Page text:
EnglishDover Beach Poem Summary and Analysis

Dover Beach Poem Summary and Analysis

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Dover Beach Poem Summary and Analysis

 

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    Matthew Arnold’s poem ‘Dover Beach’ was published in the volume ‘New Poems’ in 1867. This poem is divided into four stanzas, each with a different number of lines. They can be anything between fourteen and six lines long. There is no rhyme scheme, however, the poem is written in irregular iambic pentameter and has a variety of random end rhymes such as “-and” and “-ay.”

     

    ‘Dover Beach’ Poem Summary

    ‘Dover Beach’, a dramatic monologue by Matthew Arnold, laments the loss of true Christian faith in England during the mid-nineteenth century as science captured the public’s mind. The poet’s speaker, who is thought to be Matthew Arnold himself, starts by describing a calm and peaceful sea in the English Channel. He stands on the Dover coast, looking across to France, where a small light appears for a brief while before vanishing. This light depicts the fading faith of the English people and of the rest of the world. The speaker (Arnold) creates an image of the sea receding and returning to land with the world’s religion as it changes over time in this poem. However, the sea is not returning at this point. It’s receding further into the strait.

     

    Faith used to engulf the entire world, collecting the population in its embrace. It is now, however, losing ground to the sciences, particularly those concerning evolution (The Origin of Species by Charles Darwin was published in 1859). The poem ends on a pessimistic note, with the speaker emphasizing to the reader that all the beauty and happiness they may believe they are experiencing is not genuine. The world is devoid of peace, joy, or support for those in need, and the human race is too preoccupied with its ignorance to see where true help is needed.

    Dover Beach Poem Summary and Analysis

     

    Dover Beach Poem Analysis

     

    First stanza

    Arnold begins by describing the setting in which the poem is situated. Although it is never stated clearly in the poem, it is evident from the title that the beach in question is Dover on the English coast. The sea is considered to be tranquil. The moon “lies fair” lovely, upon the straits”. Although it is useful to visualize the speaker in a certain place, the setting is less important than what it represents.

     

    The lights on the far coast gleam visibly and then they disappear, leaving the “cliffs of England” standing alone in the bay. The light that shines suddenly vanishes, symbolizing the fading faith of the English people. The night is silent, and no one around him appears to notice the enormity of what is going on. The speaker describes the calm as “tranquil”. However, as the reader will discover, many things appear to be one way but are the opposite.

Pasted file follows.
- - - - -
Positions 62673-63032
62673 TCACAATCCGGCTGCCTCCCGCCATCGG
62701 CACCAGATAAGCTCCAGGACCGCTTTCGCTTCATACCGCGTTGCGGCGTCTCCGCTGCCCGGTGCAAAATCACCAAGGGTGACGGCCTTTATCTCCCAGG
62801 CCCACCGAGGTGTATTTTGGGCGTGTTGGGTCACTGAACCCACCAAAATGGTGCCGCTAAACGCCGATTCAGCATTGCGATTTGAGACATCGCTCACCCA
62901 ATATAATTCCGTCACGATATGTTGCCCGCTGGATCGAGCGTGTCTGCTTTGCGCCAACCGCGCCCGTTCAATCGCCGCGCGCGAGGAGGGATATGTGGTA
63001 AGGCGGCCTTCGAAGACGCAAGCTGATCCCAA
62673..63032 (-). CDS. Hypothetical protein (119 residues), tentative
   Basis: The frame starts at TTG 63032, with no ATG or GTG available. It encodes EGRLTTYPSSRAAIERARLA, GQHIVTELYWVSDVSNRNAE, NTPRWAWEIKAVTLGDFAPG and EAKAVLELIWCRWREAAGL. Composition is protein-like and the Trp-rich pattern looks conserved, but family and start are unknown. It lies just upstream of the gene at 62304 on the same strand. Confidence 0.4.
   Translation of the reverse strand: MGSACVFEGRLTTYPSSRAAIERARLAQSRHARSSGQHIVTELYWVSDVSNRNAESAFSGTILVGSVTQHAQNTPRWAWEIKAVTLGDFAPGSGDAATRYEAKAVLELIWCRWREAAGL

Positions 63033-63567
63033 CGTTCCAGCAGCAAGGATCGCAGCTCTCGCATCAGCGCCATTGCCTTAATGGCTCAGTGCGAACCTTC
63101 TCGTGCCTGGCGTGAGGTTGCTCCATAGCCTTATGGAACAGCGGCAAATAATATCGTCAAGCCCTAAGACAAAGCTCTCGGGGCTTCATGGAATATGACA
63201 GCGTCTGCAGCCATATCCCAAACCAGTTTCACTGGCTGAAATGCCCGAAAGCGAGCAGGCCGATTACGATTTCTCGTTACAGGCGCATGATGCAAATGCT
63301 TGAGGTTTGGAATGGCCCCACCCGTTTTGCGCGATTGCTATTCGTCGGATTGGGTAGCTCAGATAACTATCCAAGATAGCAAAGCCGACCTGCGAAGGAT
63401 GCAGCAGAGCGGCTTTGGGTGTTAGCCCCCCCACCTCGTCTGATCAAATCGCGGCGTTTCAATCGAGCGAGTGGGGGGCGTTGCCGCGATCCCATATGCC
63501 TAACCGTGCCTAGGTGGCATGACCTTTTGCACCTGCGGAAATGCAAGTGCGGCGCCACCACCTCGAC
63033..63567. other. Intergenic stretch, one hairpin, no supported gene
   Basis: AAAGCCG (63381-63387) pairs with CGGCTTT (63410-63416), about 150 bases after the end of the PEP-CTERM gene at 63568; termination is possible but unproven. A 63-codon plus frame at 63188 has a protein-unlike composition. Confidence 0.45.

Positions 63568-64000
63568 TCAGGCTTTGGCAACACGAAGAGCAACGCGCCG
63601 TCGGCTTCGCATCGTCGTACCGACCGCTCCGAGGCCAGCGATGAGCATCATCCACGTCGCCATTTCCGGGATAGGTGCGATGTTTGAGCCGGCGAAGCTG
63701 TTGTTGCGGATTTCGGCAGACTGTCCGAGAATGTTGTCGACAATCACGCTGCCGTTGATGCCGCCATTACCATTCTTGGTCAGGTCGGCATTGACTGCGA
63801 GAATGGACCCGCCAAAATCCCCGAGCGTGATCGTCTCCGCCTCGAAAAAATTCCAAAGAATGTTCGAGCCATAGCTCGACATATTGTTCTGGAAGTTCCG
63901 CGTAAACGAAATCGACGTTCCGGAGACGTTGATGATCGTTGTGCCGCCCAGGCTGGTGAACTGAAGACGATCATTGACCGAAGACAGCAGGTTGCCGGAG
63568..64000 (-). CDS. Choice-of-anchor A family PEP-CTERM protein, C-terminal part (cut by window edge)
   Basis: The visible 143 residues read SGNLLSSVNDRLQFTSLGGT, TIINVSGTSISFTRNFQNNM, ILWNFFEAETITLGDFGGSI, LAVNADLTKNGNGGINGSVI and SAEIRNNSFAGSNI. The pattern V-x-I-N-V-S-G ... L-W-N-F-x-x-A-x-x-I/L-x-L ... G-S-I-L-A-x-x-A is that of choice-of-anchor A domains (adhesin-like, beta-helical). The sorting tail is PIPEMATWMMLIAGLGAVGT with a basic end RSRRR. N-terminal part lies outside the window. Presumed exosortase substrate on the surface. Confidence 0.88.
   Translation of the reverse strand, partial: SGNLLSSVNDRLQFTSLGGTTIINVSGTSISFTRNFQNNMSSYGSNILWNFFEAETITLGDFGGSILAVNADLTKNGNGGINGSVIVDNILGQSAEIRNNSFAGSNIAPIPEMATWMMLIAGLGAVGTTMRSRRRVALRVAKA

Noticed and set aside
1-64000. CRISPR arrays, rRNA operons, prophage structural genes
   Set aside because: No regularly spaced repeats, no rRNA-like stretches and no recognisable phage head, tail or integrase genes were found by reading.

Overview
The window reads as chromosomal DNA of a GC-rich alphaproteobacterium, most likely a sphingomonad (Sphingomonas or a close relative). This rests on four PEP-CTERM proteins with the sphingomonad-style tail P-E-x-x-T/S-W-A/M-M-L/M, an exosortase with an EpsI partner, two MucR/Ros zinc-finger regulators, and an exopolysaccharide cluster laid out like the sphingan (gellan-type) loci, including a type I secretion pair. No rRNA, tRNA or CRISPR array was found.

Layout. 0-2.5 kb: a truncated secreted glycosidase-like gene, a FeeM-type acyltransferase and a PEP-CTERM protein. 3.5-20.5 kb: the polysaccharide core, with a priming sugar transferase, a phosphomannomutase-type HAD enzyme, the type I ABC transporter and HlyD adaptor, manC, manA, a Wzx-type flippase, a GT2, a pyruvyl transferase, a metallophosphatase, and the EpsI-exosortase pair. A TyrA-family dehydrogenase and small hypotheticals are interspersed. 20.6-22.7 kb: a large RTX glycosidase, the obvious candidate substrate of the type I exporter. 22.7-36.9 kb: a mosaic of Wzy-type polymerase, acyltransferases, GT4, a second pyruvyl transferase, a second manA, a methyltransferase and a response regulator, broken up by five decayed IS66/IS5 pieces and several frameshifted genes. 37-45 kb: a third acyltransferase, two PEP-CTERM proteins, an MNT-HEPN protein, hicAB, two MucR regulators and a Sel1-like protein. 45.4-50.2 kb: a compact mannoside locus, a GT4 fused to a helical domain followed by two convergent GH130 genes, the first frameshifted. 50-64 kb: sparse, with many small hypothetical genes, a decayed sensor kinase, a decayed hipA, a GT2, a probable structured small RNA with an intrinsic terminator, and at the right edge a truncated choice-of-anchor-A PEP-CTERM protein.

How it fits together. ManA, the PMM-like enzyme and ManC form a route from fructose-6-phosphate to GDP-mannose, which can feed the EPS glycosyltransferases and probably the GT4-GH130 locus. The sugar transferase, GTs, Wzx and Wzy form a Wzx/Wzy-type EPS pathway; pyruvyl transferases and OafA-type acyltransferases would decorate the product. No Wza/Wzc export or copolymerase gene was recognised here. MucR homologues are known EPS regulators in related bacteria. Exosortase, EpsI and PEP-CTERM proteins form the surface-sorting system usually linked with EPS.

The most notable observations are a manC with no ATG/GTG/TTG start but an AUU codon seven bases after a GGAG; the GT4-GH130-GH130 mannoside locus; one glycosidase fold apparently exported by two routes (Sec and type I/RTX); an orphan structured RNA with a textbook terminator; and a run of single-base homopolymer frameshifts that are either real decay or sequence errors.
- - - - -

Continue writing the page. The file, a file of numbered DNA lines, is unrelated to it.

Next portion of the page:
Now the speaker turns to another person in the scene and requests that this unnamed individual come to the window and breathe the “sweet…night-air!”. The speaker spends the second part of this stanza describing the sounds of the water he is looking at. The speaker directs the listener’s attention to the sound made by the sea as it rushes in over the pebbles on the shore. “The grating roar” is created as they roll over one another. As the sea recedes and returns, this happens again and again. The narrator finds the slow pace of this movement, as well as its endless repetitions, sorrowful.

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    Second stanza

    The second stanza is significantly shorter and connects the two characters’ world to the bigger picture of history. The speaker claims that Sophocles heard this sound on the Ægean sea when the tides came in “long ago”. It reminded him of the emotions of “human misery” and how they “ebb and flow”. Arnold hopes to draw the reader’s attention to the universal experience of misery that people have had throughout history. The narrator returns to the present in this short stanza, stating that “we” are experiencing the same emotions in the sound.

     

    Third stanza

    Here, it becomes evident that Arnold is referring to his countrymen and women’s diminishing faith. “The Sea of Faith” once encompassed the entire “round earth’s shore” and tied everyone together like a girdle, according to him. However, this period has now gone. The populace is no longer connected by a shared Christian trust in God, but rather, as Arnold sees it, by new sciences and conflicting opinions. There is no longer any return of the water of the sea when it used to draw away and come back to the shore. “Melancholy” and “long”, the sea is now just receding. It is retreating from England and the rest of the world’s countries, leaving people vulnerable.

     

    Fourth stanza

    The companion who is staring out over the river with the speaker at the beginning of the fourth stanza is most likely a lover or romantic partner. He is now speaking directly to her, and potentially to all the remaining true believers in God. In this “land of dreams”, he requests that they stay committed to one another. The world has changed; it now resembles a dream rather than the reality he is used to.

     

    Conclusion
    The poem concludes with a pessimistic judgment on the state of the world. Real suffering and faith are fading away as people throughout the world suffer on “a darkling plain”, confused and fighting for things they don’t understand.

     

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